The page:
Dr. Paul Lasko


ResearcH summary

The Lasko lab uses Drosophila to study fundamental genetic regulatory mechanisms that operate at the RNA level (including translational control) and that underlie developmental events. We have made discoveries that have seeded new substantial research fields, as our results have extrapolated to other biological systems including humans. Prof Lasko has been an author on well over 100 scientific publications, which have been cited over 16,000 times (click at top left corner for full list). We presently study Vasa, an RNA binding protein linked to translational control and piRNA processes that is involved in germ cell and stem cell biology in many organisms, and Makorin-1, another RNA-binding protein conserved throughout evolution that we have implicated in germ cell specification. We also collaborate with the Jabado lab (MUHC) and other groups in Montreal and abroad to study mutant forms of histone 3.3 (H3.3) that are driver mutations in certain human cancers. H3.3 is identical in people and flies, and expressing the cancer-linked mutant forms in flies produces deleterious phenotypes. This enables us to conduct modifier screens and also to assess changes in gene expression caused by the mutant H3.3.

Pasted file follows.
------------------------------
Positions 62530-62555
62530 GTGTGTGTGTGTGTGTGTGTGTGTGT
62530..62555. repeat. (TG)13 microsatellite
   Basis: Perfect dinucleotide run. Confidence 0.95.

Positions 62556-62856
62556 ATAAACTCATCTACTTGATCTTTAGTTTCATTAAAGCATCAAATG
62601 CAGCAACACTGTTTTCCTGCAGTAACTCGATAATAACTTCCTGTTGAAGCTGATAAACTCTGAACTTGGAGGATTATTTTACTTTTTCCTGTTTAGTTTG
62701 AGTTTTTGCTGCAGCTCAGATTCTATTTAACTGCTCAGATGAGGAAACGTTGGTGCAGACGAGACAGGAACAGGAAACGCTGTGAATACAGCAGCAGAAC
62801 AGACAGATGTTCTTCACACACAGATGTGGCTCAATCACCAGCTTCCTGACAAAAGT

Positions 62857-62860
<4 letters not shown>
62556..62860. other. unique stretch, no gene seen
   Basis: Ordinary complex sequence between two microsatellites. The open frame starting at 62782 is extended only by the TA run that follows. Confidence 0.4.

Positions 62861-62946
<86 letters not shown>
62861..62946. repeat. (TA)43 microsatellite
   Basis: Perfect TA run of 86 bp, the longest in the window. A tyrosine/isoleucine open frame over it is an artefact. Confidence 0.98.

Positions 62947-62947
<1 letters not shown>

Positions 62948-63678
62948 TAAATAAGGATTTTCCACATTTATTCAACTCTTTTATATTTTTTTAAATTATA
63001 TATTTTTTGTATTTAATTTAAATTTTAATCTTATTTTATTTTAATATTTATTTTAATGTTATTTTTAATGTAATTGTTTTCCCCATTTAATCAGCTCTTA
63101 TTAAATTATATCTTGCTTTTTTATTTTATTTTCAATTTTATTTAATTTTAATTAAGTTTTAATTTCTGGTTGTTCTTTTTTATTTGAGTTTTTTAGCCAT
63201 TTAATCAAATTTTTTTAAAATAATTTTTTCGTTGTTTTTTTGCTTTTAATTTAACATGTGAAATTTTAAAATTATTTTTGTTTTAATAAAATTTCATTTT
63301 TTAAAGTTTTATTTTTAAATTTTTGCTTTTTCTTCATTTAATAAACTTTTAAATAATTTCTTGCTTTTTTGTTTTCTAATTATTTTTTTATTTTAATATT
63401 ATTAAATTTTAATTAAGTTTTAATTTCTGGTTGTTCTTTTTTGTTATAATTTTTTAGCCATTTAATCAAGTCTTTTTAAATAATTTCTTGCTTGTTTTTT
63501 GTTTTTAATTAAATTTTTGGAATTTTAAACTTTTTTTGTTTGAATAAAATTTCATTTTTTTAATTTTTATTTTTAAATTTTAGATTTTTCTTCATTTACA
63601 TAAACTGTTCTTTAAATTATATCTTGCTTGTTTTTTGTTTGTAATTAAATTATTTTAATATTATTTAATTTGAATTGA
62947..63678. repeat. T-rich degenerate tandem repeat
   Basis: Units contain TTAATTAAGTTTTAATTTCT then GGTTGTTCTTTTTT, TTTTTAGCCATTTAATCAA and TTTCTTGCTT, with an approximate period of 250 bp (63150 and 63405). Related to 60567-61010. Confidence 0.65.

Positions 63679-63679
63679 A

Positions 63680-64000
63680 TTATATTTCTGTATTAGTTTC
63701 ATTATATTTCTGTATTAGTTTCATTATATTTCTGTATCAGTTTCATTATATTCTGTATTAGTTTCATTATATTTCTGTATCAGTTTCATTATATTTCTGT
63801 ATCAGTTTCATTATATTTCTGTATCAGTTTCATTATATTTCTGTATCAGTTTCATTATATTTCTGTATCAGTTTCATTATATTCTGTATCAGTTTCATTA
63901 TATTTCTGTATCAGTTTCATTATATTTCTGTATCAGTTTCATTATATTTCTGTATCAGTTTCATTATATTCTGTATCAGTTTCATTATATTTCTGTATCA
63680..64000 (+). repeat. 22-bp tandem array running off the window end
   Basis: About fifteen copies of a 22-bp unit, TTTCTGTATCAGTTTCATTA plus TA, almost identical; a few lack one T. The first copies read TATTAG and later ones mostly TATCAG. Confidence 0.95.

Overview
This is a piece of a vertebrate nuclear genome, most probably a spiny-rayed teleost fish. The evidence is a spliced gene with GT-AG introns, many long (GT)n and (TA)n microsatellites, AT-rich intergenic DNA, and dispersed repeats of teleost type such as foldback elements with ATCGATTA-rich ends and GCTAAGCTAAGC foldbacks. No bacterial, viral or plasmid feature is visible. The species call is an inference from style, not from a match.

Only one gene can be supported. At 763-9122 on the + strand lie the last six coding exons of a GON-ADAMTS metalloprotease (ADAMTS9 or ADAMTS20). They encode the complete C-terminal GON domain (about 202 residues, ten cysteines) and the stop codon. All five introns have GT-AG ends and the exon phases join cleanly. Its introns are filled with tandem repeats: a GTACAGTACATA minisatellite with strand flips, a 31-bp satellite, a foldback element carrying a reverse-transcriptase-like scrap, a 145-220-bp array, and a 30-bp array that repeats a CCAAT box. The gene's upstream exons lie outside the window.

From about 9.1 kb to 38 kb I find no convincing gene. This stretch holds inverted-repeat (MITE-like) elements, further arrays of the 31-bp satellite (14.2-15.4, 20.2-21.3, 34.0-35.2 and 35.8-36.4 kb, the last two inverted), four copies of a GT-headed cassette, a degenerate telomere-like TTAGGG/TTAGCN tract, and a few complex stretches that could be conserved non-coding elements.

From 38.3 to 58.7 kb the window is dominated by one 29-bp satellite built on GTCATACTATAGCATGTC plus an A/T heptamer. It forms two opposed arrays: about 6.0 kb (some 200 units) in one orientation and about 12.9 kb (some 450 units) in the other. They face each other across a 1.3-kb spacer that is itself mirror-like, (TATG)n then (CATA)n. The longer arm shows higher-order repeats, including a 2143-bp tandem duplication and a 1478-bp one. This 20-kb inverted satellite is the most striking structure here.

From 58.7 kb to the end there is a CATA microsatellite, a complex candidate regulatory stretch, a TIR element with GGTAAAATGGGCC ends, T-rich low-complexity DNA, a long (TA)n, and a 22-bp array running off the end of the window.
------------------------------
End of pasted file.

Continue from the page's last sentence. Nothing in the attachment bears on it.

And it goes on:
Educational Background

Prof Lasko received his A.B. from Harvard and his Ph.D. in Biology from the Massachusetts Institute of Technology, and did his postdoctoral work in the laboratory of Michael Ashburner, in the Department of Genetics at Cambridge University. He joined the Biology Department in 1990, was promoted to Associate Professor in 1996 and to Full Professor in 1999, and was Chair from 2000-2010. He was the Scientific Director of the CIHR Institute of Genetics from 2010-2018. In 2007 Prof Lasko was awarded a James McGill Professorship, in 2014 he won the Prix Armand-Frappier from the Government of Québec for contributions to the development of science in Québec, and in 2016 he was elected Fellow of the Royal Society of Canada.